What EXACTLY are you speaking of?

1. Are you speaking of the outer CV joint which attaches with a single long bolt and sealing o-ring to sandwich the stub axle, wheel bearings and outer CV joint hub together?
If so....you will not be able to replace it with anything without also replacing the bearings and machining the entire housing assembly to fit a combination of both a ball bearing and a roller bearing...which are in no way superior to twin roller bearings.

And that large bolt is held in by a LOT of torque...and a steel locking plate. Does yours have the locking plate? If not...yes...its a risk. Put it back in.

In close to a million miles on 411 and 412...I have not had a rear outer CV bolt assembly come loose. Not once. Its just a non-issue.

2. Or....are you speaking of the early inner stub axle on the automatic transmission which has a long 8mm through bolt to a splined nut in teh differential? If so...leave it in and enjoy it. Its far superior in keeping the differential spacer and spider gears adjusted....and no....when properly torqued it will not come loose. Its a tapered shank lapped to fit the bore. It has a lot of surface area.

Quote:
Can anyone PLEASE tell me which stub axle will work with my CV joints. Or, if perhaps a BMW M3 95-99 set up will work? I saw this on ebay as a complete CV joint assembly pair for $230.00. Maybe Porsche 914 or 930????


Nothing useful in either of those. You are imagining problems that simply do not exist on this car....really. Wink


Quote:
Also, where the **** is the filler hole for the transaxle itself? I see the drain plug on the bottom, but not the filler plug. The car is an automatic.


There are two drain plugs.....and two fluids. The differential section has SAE 90 hypoid oil. The Automatic section has Dexron 2 ATF.

In this first diagram from a factory parts book....notice that there is a drain plug circled in the pan. I have heard (but never seen one like this) that a few of the very ate ones had no ATF drain plug. If this is so on yours....remove the pan to drain the fluid.....then tack weld on a flat plate....dril and tap it...and install a drain plug and copper washer. You need to pull the pan anyway to change the ATF filter. Do not damage the one you have until you are sure you can find a new one.

Image may have been reduced in size. Click image to view fullscreen.


Also note the transmission ATF filler and dip stick tube. It connects on the left hand side of the transmission and comes through a grommet in the sheet metal firewall. The dip stick has a ring on the end.

It has been so long since I owned an automatic 411 or 412...I cannot remember if the dipstick comes through the firewall on the left or right of the engine centerline. Pretty sure its the left and comes through one of these holes (several different sheet metal part numbers...411 and 412, wagon and sedan).

Image may have been reduced in size. Click image to view fullscreen.


Either way....if you miss it...you are not looking that hard Wink

The differential oil.....has a drain plug on the differential centerline that is a 17mm internal hex...just about right between the output stub axles. There is an identical plug on the right hand (passenger side...if memory serves) of the differential housing just aft of and slightly above the right hand output shaft. This is the filler plug.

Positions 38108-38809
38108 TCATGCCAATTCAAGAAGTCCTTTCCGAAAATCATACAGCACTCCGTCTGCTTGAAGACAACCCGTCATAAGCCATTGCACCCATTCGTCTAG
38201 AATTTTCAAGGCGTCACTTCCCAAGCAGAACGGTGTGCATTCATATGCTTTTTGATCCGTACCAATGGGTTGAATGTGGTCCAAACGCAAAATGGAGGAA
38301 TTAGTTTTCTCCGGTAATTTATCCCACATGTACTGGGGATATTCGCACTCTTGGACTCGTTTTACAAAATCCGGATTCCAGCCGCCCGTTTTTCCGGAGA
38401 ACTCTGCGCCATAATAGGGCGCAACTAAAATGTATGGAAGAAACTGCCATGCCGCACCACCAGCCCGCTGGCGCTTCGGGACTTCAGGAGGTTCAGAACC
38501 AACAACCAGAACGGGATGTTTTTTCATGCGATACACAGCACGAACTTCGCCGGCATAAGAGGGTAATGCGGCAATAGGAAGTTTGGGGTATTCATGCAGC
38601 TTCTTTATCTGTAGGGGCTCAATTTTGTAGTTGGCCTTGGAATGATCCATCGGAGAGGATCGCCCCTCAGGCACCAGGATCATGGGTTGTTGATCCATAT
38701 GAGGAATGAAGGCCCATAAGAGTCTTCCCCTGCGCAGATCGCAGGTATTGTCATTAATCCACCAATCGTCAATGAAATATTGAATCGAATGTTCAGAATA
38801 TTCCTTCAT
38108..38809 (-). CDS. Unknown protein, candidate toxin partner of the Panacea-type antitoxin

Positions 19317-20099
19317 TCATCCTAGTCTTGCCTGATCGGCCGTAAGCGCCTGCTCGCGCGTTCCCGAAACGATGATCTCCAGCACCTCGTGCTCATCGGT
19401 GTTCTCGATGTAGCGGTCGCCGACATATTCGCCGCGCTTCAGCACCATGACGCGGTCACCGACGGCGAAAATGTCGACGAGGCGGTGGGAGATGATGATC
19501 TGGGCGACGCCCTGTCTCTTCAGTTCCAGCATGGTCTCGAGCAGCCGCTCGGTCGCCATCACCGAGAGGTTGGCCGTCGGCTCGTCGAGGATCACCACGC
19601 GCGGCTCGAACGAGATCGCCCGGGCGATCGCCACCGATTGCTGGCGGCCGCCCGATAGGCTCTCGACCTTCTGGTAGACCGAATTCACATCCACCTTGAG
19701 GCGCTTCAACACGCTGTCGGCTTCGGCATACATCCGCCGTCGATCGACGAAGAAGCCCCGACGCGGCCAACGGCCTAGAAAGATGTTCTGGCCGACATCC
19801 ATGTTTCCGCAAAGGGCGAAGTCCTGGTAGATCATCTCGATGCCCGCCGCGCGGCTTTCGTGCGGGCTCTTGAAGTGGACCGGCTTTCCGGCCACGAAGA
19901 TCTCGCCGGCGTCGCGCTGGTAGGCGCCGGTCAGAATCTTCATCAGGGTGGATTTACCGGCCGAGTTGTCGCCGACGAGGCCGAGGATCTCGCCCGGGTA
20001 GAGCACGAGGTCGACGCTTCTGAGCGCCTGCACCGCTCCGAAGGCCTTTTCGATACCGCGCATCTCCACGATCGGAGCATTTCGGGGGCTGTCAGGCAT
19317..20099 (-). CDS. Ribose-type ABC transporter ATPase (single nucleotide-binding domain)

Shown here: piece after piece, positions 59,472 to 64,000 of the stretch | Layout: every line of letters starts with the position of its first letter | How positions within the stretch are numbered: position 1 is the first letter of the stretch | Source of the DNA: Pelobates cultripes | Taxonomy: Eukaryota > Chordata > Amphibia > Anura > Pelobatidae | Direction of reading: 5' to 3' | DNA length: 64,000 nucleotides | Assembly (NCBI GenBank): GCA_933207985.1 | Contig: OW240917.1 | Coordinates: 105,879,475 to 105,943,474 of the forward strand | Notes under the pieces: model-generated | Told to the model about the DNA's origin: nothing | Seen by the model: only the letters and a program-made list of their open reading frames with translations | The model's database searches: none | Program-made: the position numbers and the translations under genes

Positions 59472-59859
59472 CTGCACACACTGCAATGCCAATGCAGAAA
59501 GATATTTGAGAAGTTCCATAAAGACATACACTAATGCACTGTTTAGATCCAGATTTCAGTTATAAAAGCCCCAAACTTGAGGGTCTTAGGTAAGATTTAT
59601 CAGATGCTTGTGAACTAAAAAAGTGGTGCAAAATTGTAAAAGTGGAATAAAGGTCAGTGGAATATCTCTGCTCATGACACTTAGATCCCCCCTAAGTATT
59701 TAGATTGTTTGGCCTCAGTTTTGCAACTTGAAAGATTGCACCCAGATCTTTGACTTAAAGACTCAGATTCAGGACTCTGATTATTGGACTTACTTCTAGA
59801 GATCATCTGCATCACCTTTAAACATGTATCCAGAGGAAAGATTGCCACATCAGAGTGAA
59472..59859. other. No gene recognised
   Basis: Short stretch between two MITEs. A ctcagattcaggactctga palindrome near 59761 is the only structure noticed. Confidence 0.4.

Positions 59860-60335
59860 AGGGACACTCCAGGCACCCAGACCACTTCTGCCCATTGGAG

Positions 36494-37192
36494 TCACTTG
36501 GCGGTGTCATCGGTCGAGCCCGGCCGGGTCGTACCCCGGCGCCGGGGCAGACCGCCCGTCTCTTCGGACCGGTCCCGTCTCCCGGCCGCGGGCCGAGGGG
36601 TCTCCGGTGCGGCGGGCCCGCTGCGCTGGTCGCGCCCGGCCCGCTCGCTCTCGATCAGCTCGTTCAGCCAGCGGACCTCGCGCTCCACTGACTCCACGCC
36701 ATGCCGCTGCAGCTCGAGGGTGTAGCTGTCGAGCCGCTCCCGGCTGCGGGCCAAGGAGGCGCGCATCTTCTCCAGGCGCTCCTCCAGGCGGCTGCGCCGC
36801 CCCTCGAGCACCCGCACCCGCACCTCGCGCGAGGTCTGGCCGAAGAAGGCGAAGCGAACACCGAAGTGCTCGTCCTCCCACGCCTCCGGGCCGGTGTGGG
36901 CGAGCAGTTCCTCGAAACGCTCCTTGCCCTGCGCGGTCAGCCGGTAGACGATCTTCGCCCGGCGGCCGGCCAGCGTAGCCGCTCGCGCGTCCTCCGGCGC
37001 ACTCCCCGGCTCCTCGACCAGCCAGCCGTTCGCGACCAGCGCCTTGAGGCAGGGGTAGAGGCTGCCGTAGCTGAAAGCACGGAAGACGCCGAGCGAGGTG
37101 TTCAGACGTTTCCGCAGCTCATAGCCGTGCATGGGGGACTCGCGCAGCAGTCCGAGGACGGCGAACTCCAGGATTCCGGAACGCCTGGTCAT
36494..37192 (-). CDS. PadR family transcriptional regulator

Image may have been reduced in size. Click image to view fullscreen.


Start a thread on your car! Welcome to type 4 world.....the only "PROPER" ACVW Wink Laughing

Tell us whether its a wagon or sedan!
And...show us your rear disc brake mod. I have a rear disc mod that is nearly finished.

Here are two automatic trans filter kits for the 1974 listed for a 1.8L

https://www.rockauto.com/en/moreinfo.php?pk=5047149&cc=1368794&pt=8600&jsn=844

https://www.rockauto.com/en/moreinfo.php?pk=478822&cc=1368794&pt=8600&jsn=845

There is a third one that is out of stock from Raybestos.

I have heard from type 3 and bus guys that there is a little bit of a fit issue with some aftermarket auto trans filters with the hole in the middle. Let us know what you find.

Ray
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MEETOOHABU
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PostPosted: Mon Sep 13, 2021 9:31 pm    Post subject: Re: 1974 VW 412 Type 4 Transaxle Reply with quote

Wow! Lots of good information. THANK YOU!!! This is a really a good group of people on this forum. VERY impressive with all the help and support!

I was speaking of the outer CV joint with the long bolt sandwiching everything in place...with, yes, A LOT of torque -lol! I'm simply not comfortable with the idea of EVERYTHING connected and ultimately attached by 3/4 of an inch worth of thread. The other concern I have is that, once in place, the rear assembly outer CV joint is very sloppy in that cage. So much so, that the rotor (and tire, when attached) wobbles, unless the brake calipers are applied. Not to mention that the springs and shocks are original and tired! Now, I understand the principle of IRS and tire wear, so forth. Again, for me it is a comfort level thing.

So, after much consideration, I have decided to replace what is there with the 914 set up and coil overs. With some careful planning and execution, I think it will be the best option for me.

BTW, 4-speed is the only way to go! I'm building this car for my Wife. This is what she wants. Mine is a 63 Corvette...with a 4-speed and IRS that I can live with - LOL!
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raygreenwood